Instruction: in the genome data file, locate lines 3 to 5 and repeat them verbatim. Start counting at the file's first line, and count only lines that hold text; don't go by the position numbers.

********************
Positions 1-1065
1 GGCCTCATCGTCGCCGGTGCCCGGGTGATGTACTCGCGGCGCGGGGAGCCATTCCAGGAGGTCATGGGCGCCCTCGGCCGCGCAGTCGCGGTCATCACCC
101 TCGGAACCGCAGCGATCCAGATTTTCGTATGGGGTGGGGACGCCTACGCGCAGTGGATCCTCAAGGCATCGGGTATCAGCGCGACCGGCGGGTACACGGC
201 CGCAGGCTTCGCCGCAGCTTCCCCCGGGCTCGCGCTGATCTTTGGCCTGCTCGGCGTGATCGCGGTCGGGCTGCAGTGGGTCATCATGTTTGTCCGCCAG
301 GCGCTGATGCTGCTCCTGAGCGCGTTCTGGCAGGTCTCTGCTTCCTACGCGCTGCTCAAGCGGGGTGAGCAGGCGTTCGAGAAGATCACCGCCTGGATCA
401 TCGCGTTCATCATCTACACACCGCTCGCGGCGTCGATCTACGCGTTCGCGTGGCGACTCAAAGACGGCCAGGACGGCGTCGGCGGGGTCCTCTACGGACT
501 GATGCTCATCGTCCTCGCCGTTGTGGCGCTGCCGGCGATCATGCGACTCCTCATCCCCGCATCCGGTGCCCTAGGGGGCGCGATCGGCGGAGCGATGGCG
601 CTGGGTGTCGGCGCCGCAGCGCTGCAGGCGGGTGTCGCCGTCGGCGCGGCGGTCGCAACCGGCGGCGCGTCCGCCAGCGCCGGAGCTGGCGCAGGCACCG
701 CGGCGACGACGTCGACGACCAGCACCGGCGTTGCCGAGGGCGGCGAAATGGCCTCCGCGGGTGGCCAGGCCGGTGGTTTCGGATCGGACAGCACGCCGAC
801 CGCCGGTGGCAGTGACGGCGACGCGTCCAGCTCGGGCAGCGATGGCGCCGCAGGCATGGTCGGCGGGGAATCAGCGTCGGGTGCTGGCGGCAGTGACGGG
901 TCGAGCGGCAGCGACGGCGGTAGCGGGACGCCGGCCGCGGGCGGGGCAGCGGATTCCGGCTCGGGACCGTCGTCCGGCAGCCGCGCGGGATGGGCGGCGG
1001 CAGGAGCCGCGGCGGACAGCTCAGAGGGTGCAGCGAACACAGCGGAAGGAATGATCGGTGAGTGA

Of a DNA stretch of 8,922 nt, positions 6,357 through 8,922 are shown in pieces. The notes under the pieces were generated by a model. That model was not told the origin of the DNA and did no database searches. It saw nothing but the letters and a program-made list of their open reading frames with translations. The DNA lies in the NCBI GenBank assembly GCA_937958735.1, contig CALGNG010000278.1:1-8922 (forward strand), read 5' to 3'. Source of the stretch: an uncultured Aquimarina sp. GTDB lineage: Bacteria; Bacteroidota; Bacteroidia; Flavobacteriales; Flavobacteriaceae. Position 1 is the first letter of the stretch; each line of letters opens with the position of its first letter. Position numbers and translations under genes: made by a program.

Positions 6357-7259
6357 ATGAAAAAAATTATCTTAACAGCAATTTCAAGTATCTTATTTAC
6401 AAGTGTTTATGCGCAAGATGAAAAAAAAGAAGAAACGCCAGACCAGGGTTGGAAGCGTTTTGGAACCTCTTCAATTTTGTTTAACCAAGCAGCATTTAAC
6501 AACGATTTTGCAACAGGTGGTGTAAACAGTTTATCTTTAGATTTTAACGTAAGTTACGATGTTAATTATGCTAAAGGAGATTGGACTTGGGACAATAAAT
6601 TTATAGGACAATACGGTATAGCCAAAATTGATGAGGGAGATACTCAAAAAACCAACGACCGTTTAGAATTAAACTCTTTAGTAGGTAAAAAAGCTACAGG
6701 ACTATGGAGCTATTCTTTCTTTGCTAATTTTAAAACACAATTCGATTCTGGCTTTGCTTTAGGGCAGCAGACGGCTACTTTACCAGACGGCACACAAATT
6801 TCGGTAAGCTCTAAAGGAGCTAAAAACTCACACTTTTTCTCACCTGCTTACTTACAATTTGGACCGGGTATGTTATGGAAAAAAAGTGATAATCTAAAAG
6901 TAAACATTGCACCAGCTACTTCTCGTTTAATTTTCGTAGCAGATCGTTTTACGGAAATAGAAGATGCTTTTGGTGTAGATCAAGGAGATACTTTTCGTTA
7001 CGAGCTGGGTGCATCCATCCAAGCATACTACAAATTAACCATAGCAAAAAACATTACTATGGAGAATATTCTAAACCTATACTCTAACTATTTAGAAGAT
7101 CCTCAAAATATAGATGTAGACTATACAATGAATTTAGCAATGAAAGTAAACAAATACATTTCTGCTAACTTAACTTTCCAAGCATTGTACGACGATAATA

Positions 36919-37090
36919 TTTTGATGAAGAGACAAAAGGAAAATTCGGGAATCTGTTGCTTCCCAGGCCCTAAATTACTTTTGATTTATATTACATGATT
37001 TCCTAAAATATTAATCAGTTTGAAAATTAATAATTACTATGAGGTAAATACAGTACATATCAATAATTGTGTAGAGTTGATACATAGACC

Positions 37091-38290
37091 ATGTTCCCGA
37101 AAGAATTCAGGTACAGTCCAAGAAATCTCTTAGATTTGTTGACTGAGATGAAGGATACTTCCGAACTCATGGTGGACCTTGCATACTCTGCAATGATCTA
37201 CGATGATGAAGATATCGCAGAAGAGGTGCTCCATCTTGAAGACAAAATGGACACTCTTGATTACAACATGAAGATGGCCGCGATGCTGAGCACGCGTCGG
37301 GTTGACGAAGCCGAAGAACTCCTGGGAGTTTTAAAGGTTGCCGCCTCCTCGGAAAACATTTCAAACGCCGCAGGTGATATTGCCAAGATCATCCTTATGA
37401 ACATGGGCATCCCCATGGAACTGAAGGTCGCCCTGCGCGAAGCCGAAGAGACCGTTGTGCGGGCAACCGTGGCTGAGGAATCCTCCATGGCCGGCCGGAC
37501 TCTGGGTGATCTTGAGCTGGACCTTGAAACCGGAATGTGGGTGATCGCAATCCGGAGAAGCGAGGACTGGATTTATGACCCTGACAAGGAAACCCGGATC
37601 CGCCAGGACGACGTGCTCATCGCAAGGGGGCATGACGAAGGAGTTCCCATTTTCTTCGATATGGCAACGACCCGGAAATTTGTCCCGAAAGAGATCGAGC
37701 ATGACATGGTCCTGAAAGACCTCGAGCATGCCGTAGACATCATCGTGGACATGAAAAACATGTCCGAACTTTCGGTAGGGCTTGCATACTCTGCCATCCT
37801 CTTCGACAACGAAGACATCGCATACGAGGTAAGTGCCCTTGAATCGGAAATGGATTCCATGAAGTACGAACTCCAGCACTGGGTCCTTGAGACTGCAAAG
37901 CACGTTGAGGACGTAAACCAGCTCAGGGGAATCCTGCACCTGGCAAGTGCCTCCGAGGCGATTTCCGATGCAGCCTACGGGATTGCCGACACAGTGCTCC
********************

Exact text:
101 TCGGAACCGCAGCGATCCAGATTTTCGTATGGGGTGGGGACGCCTACGCGCAGTGGATCCTCAAGGCATCGGGTATCAGCGCGACCGGCGGGTACACGGC
201 CGCAGGCTTCGCCGCAGCTTCCCCCGGGCTCGCGCTGATCTTTGGCCTGCTCGGCGTGATCGCGGTCGGGCTGCAGTGGGTCATCATGTTTGTCCGCCAG
301 GCGCTGATGCTGCTCCTGAGCGCGTTCTGGCAGGTCTCTGCTTCCTACGCGCTGCTCAAGCGGGGTGAGCAGGCGTTCGAGAAGATCACCGCCTGGATCA